Do inclusionary zoning policies equitably disperse affordable housing? A comparative spatial analysis

Abstract

This article examines the impact of inclusionary zoning (IZ) policies on the production and spatial distribution of low-income housing at the neighborhood level. Using an original, geo-coded property-specific database of more than 11,000 IZ units built between 1980 and 2000 in Montgomery County, Maryland, and Suffolk County, New York, this study provides the first evidence of the locational determinants of IZ unit production and spatial clustering by census tracts. Using a comparative analytic approach, the impact of institutional framework—more specifically, the difference between jurisdictions with regional versus local housing and land use authority—is examined in relation to the effectiveness of IZ programs in promoting an equitable dispersal of low-income housing units. This analysis provides evidence of spatial concentrations of IZ units built between 1980 and 2000, although the characteristics of neighborhoods in which clustering occurs differ between the two study areas.

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Notes

  1. 1.

    “Workforce” housing typically refers to housing for working individuals and families (e.g., police officers, nurses, firefighters, and teachers) whose incomes are between 80 and 120 % of area median income.

  2. 2.

    The introduction of IZ policies in New Jersey was the result of the Mount Laurel I and II rulings by the New Jersey Supreme Court in the mid-1970s and early 1980s. The court-imposed low-income housing “fair share” requirements initiated a state-wide mandate, but the local governments retained some control over how and when the requirements would be met. Despite the mandate, New Jersey continues to struggle to produce equitable housing options for low-income households (Wish and Eisdorfer 1997).

  3. 3.

    Data from the 1970 Decennial Census are included to provide certain lagging indicators in the regression models.

  4. 4.

    The original databases include all housing units built between 1971 and 2008, although this study is limited to the time period between 1980 and 2000.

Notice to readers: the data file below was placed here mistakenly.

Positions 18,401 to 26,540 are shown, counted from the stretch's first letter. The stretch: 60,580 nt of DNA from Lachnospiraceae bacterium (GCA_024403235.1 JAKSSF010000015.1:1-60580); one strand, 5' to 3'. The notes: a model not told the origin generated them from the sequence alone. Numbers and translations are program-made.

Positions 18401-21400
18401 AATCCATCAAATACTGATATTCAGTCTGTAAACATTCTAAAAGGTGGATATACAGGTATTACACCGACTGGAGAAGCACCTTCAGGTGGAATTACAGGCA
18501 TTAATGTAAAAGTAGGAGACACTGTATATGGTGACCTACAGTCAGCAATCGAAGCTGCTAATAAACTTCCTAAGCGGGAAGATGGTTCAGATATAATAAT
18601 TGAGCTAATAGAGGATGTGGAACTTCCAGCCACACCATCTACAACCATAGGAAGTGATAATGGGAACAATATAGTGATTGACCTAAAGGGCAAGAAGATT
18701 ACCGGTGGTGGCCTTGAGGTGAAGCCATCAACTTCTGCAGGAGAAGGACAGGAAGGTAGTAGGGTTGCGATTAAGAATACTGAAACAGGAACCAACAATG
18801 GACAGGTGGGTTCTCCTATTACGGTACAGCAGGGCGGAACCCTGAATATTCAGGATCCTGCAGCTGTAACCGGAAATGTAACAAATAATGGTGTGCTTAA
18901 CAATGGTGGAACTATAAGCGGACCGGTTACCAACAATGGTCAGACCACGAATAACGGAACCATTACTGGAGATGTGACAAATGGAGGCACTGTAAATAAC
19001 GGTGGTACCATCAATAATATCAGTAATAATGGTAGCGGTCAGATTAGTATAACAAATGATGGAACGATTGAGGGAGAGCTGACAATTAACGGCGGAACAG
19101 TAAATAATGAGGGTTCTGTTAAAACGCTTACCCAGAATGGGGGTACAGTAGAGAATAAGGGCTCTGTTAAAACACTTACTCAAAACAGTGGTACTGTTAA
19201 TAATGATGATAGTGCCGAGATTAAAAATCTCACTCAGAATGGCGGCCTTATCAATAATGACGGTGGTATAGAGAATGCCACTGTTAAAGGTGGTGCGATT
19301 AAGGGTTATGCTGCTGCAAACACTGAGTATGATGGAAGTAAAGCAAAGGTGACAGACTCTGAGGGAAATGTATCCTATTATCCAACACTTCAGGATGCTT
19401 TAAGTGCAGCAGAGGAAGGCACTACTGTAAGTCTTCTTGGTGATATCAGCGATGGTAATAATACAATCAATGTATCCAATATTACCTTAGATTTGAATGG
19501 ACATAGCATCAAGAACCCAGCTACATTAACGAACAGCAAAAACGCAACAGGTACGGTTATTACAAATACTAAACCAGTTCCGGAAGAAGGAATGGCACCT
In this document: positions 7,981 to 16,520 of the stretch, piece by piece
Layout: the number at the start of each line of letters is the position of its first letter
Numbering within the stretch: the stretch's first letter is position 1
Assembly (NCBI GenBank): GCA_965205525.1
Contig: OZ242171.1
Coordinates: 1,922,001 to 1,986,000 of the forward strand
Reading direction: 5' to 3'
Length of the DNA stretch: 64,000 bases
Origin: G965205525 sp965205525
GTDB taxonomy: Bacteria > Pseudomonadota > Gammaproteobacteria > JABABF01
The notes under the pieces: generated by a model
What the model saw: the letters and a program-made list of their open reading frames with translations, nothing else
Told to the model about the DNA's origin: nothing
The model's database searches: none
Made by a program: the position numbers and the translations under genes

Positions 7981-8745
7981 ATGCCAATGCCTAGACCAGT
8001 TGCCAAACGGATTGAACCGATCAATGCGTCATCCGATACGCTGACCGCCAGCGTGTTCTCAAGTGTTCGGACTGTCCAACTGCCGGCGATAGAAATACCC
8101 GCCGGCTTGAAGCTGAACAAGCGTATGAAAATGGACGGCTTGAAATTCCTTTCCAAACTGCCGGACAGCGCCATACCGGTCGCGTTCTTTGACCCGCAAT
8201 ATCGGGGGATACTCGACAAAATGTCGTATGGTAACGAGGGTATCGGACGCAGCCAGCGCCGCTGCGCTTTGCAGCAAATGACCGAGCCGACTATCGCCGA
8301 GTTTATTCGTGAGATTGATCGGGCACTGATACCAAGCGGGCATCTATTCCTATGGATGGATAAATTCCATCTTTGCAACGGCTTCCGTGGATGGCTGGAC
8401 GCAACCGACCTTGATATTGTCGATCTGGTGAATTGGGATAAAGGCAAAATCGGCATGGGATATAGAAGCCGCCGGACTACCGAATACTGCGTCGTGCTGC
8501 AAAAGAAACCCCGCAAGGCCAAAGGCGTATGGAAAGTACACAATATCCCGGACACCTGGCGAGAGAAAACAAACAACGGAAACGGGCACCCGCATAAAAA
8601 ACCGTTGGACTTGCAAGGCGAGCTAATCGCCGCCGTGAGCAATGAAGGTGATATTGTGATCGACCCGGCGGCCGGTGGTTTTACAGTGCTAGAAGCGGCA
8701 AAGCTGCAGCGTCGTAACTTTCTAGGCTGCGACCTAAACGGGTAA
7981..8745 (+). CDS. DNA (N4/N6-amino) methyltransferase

5. 5.

    For example, IZ units built in the 1970s in Montgomery County were only subject to 5-year price controls (Trombka et al. 2004).

  6. 6.

    The entropy index is given by:

    \(H_{i} = \varSigma \sum\limits_{m = 1}^{M} {Q_{im} /\ln (m)}\)

    where

    \(\begin{aligned} Q_{im} = & - \pi_{im } \ln (\pi_{im} )\quad {\text{if}}\;\pi_{im} > 0 \\ { =}\, & 0\quad {\text{otherwise}} \\ \pi_{im} { =}\, & {\text{the}}\;{\text{proportion}}\;{\text{of}}\;{\text{the}}\;{\text{population}}\;{\text{of}}\;{\text{tract}}\;i\;{\text{consisting}}\;{\text{of}}\;{\text{persons}}\;{\text{in}}\;{\text{group}}\;m \\ M{ =}\, & {\text{number}}\;{\text{of}}\;{\text{groups(four}}\;{\text{for}}\;{\text{race,five}}\;{\text{for}}\;{\text{income)}} \\ \end{aligned}\)

    Consistent with Galster et al. (2008) and HUD income guidelines, five income categories are defined: very low income (households earning less than 50 % of AMI); low-income (households earning between 51 and 80 % of AMI); moderate-income (households earning between 81 and 100 % of AMI); high moderate Inc (households earning between 101 and 120 % of AMI); and high-income (households earning more than 121 % of AMI).

  7. 7.

    Another econometric approach is to use a Tobit model and to account for the relatively large number of neighborhoods in the sample with no IZ units built during the study period. However, Sigelman and Zeng (1999) shows that Tobit models are not appropriate for data when censoring has not occurred. Since there cannot be a negative number of IZ units, while there is clustering at zero, the data are not censored at zero. In this case, they state, a two-step approach that first looks at the yes/no binary decision and then secondarily looks at estimates of the actual number of units produced. This is also the empirical approach used by Larson (2004). As a robustness check, the regression was run using a Tobit model and resulted in similar estimates to those presented in Table 6.

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Kontokosta, C.E. Do inclusionary zoning policies equitably disperse affordable housing? A comparative spatial analysis. J Hous and the Built Environ 30, 569–590 (2015). https://doi.org/10.1007/s10901-014-9430-5

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Keywords

  • Spatial analytics
  • Low-income housing
  • Affordable housing
  • Inclusionary zoning
  • Social equity